|Alice Tepper Marlin with the Woodin Singles|
Cup. To handle the solid-gold cup, you must
wear cloth gloves. Photos by JT Marlin. Thanks
to the ITHF for permission to photograph.
We went on a one-hour tour that we arranged for Portsmouth Abbey School alumni attending our 60th reunion.
The tour was ably led by the ITHF docent Liz, who was a fount of information about tennis history.
The ITHF wisely encourages photos (how else can people learn what a great place it is to visit?), but does not allow use of flash or the taking of videos.
|Our docent Liz, in front of a case|
of ancient cans of tennis balls.
I've been eager to visit the Hall of Fame since 2016, when I first wrote about the Woodin Cups (https://bit.ly/2NPj1qA).
These cups were of enormous significance in making a move toward equalizing the women's tennis tournaments to the men's tournaments in the 1920s and 1930s. They were the only solid-gold cups offered as prizes in any tennis tournament, men's or women's.
|L to R: The smaller Woodin Doubles Cup is one of two,|
each valued in 1926 at $2,000 ($30,000 today). The
larger Singles Cup may be worth $100,000.
The pineapple-topped Wimbledon gold cups for men, for example, are not solid gold–they are sterling-silver cups with gilding. Women get sterling-silver plates that have some gilding.
In the photo that leads off this post, Alice Tepper Marlin shows the gorgeous gold cup with a portrait of William McChesney Martin in the background.
It is highly appropriate because when Will Woodin became Secretary of the Treasury in 1933 under FDR, he was also ex officio Chairman of the Federal Reserve System. This was Martin's position (by appointment, not ex officio; the law was changed) when I was an economist at the Fed in Washington in 1964-66.
Martin became Honorary Chairman of the ITHF. He was married to Cynthia, daughter of Dwight Davis, founder of the Davis Cup, which was the first major international tennis cup.
|Childe Hassam's art work followed the|
Woodin Cup competitions. Source: ITHF.
Under the challenge-cup terms of the Woodin Cup, it was loaned to the victors for a year. There would be three winners each year, one singles winner and two doubles winners (duh!).
When it was won three times (by the same two doubles players, in the case of the doubles cup), the cup became the property of the winner.
Woodin Cup winners who went on to become Grand Slam champions included Alice Marble, Helen [Hull] Jacobs, Molla Mallory and Helen Wills [Moody]. Helen Jacobs and Helen Wills were fierce opponents whose games were called "the battle of the Helens".
|Helen Wills Sketch, 1924.|
In 1949 Louise Brough won both the Singles and the Doubles cups for the third time (with the same doubles partner, although her name changed with her marriage between the first and second tournaments).
By the terms of Brough's will, these two Woodin Cups were donated to the Hall of Fame after her death. If the Hall of Fame ever falls on hard times, they might sell one of the cups back to the Maidstone Club (the Woodin Cups are brought out only occasionally for special exhibits).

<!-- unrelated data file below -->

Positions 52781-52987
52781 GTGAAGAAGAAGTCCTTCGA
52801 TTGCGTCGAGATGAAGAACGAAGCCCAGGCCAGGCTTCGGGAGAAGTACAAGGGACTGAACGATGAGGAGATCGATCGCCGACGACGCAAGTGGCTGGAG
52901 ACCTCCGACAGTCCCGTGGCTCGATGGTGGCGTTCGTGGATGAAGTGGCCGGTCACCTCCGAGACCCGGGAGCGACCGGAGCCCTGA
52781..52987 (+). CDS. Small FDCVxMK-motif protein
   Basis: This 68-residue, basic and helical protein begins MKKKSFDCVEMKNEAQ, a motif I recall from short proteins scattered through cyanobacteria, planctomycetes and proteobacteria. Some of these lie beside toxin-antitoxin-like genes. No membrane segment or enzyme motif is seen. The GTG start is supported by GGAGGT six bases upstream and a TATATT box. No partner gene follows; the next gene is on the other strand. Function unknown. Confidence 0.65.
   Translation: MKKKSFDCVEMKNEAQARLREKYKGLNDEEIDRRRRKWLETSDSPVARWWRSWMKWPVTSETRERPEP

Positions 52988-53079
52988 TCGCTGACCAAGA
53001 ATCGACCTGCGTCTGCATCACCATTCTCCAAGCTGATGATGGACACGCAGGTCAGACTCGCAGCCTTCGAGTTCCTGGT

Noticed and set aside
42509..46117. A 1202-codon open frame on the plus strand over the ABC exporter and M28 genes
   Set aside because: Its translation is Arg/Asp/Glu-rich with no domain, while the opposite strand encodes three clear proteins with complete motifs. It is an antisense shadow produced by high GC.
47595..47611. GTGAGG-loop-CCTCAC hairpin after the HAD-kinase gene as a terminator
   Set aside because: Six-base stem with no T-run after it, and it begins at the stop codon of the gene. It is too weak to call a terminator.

|Helen Wills Sketch, 1926.|
After 1949, the gold Woodin Cups were replaced by three silver ones by Will and Nan Woodin's daughter, Anne Woodin Miner. The silver invitational Woodin Cups were presented annually until 1955, with Anne Miner's son Charlie and her daughter-in-law Maisie taking over for her along with their fellow Maidstone member and cousin Anne Gerli. Maisie was born Mae Hoffman in Charlotte, North Carolina.
By then, Althea Gibson became a leading player. The only comparable U.S. predecessor in breaking the color bar in spectator sports was Jackie Robinson in baseball. Gibson was not invited to play at Maidstone, although many members favored inviting her and some offered to provide her with a place to stay in their home.
The intra-club controversy over inviting her, combined with the growing cost to the Maidstone Club of remaining in the fast-growing professional tennis circuit, ended the Maidstone invitational tournament for women.
|International Tennis Hall of Fame Inductee (1973) Althea Gibson. This was a|
major break through the spectator-sports color bar, 1951-57. Source: ITHF.
Althea Gibson went on to win the major U.S. and British women's tennis tournaments, but quit tennis for golf because she was not earning enough money from her tennis to pay her bills.
|Women's Tennis Costumes on Display at the ITHF.|
The one in front looks like a ballet dancer's tutu.
Yet spectators unanimously hailed the diminution of the older women's tennis outfits (less is more), many of which in the earlier years of women's tennis were bizarre and are on display at the International Tennis Hall of Fame.
Gibson was successful in golf tournaments, but still not enough to live off year-round. She struggled to make ends meet to the end of her life and her friends periodically took up collections for her.
Meanwhile, following the death of Woodin's granddaughter Anne Gerli in 2016, the Maidstone Club reinstituted cups for women's tennis, after a hiatus of many decades. Three new silver cups were donated by Gerli's three daughters for intramural women's tennis at Maidstone (https://bit.ly/2NPj1qA).
(The content of this post will be part of a forthcoming biography of William H. Woodin and his family as well as other possible publications. The text and personal photos for the book copyright © 2013-2018 and earlier by John Tepper Marlin. Please respect the rights of the author to the output of the thinking, time, and expense he has devoted to collecting this material for publication. Please only forward the link to this post and do not cut-and-paste blocks of material, which elimnates the source of the document. Pleae contact him if you have any wish for more information or would like to distribute this further.)